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Why I celebrate my mum's anniversary

By Frances Burscough

My mum died ten years ago today. I've spent the day reminiscing about her and also remembering what we were all going through at this time a decade ago as she slipped away.

As she was lying in her hospital bed, surrounded by bleeping monitors and drip-tubes and racked with pain, she apologised for "spoiling" Christmas. "I'm sorry darling, I didn't even get you anything" was one of the last things my mother said to me. I wanted to say so many things but all I could manage was "never mind" before the floodgates opened again, washing away my ability to speak.

Mum used to tease me when I was little because of my abundance of joie de vivre. Apparently when I was a baby I would laugh for no apparent reason, as though I had a secret joke but wasn't sharing it with anyone. Then later when a song came on the radio I would invariably proclaim "Oh great!! I love this song!!" regardless of whether it was Englebert Humperdink or Procol Harum. At school when I had to write a page about my favourite season, I couldn't possibly choose one so I wrote a page about each. In short, I was a boundless enthusiast. My cup wasn't just half-full, it was overflowing.

Of course, certain events from my adult life had since tarnished my shiny optimistic layer and I became a bit more cynical and a bit less gleeful.

Nevertheless, this was the quality that my mum loved the most about me. A bit like a court jester, or a village idiot depending on your perspective, I could always be counted on to lighten any mood or seek out the positive side of any situation.

And it would seem that here was my ultimate challenge so far -to find the positive side to my mum's untimely end because "it's what she would have wanted".

With that in mind, and with two children who deserved as many happy memories of Christmas as I have, I made a conscious decision on that sad day to try and celebrate my mum's life rather than mourn her death. So after the funeral as soon as we got back home I dug out the family photos of grandma for an impromptu slide show accompanied by festive music and Centra's finest mince pies.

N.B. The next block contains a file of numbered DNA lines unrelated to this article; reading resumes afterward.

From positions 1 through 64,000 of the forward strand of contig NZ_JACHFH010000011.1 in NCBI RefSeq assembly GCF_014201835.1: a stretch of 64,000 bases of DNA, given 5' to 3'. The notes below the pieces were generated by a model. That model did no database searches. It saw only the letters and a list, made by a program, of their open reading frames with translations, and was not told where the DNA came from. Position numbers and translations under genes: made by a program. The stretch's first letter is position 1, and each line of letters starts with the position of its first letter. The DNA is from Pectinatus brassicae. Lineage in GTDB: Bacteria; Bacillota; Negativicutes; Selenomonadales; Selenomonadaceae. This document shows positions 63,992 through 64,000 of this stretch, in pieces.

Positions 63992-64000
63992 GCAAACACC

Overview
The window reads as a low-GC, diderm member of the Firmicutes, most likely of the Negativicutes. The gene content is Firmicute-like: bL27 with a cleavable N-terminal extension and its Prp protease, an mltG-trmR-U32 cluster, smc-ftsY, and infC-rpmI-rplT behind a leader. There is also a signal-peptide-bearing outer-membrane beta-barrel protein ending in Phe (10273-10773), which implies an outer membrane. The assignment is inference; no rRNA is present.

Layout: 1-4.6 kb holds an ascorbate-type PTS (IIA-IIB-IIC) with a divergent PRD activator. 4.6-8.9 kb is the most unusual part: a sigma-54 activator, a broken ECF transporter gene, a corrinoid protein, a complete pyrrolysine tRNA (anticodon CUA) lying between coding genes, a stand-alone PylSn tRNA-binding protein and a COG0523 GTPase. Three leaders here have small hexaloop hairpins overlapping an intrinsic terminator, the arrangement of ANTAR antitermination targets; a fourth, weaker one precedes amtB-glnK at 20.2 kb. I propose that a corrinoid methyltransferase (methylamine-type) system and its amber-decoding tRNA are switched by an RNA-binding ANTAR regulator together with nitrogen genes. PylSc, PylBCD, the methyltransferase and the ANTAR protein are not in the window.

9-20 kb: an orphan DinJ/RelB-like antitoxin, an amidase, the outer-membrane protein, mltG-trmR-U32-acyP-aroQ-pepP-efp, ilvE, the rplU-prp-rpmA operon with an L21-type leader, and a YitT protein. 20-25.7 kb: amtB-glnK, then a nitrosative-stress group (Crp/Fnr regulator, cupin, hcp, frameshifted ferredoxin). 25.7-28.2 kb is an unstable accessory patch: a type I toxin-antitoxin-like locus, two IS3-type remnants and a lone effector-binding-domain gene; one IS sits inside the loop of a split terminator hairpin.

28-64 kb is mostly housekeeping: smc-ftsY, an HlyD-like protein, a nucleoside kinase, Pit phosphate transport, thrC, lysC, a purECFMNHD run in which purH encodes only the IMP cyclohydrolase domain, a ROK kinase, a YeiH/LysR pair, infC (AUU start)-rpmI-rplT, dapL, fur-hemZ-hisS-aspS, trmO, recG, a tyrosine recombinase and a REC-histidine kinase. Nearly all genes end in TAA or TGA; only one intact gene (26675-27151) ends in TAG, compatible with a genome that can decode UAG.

Furthermore, that evening, when the kids had gone to their dad's, rather than sitting at home alone and bereft I went out for a couple of drinks with my friends to toast my dearly departed mum. A bit like "wetting the baby's head"... but the opposite. The idea caught on and now, ten anniversaries later, it's part of my wider family's Christmas traditions to actively celebrate the mum/ grandma/ wife/ sister/auntie we lost. We all do it in different ways, from going to a memorial Mass (dad) to singing carols around her grave (her sisters)

But it was my brother Jim who came up with the most wonderful way of commemorating the occasion this year. My mum was a great story-teller and so as a tribute he wrote down all my mum's favourite stories from her childhood and sent a copy to us all, so we could add our own recollections to it. This must have taken him ages because there were so many, but here's an extract from a Christmas past that I thought you all might enjoy:

"One Christmas Day after dinner, all sixteen of mum's family (there were fourteen children, no less!) were playing a game called Hot Holly or, as they pronounced it with their Lancashire accents 'Ot 'Olly. One person went out of the room, while the others took it in turns to hide a sprig of holly. Then he/she came back in, and searched the room for the holly. If he was far away, the others said "Cold", and as they got nearer it was "getting warmer . . . hot . . . boiling", until they spotted it and shouted, "Hot Holly!" When it was uncle Bernard's turn (the youngest brother) and he saw the holly, he got so excited that he jumped up on the sideboard to reach it and accidentally knocked down all the dessert dishes loaded with Christmas pudding, splattering them all over the floor as he shouted "Ot Olly! Ot Olly! Ot Olly!" "

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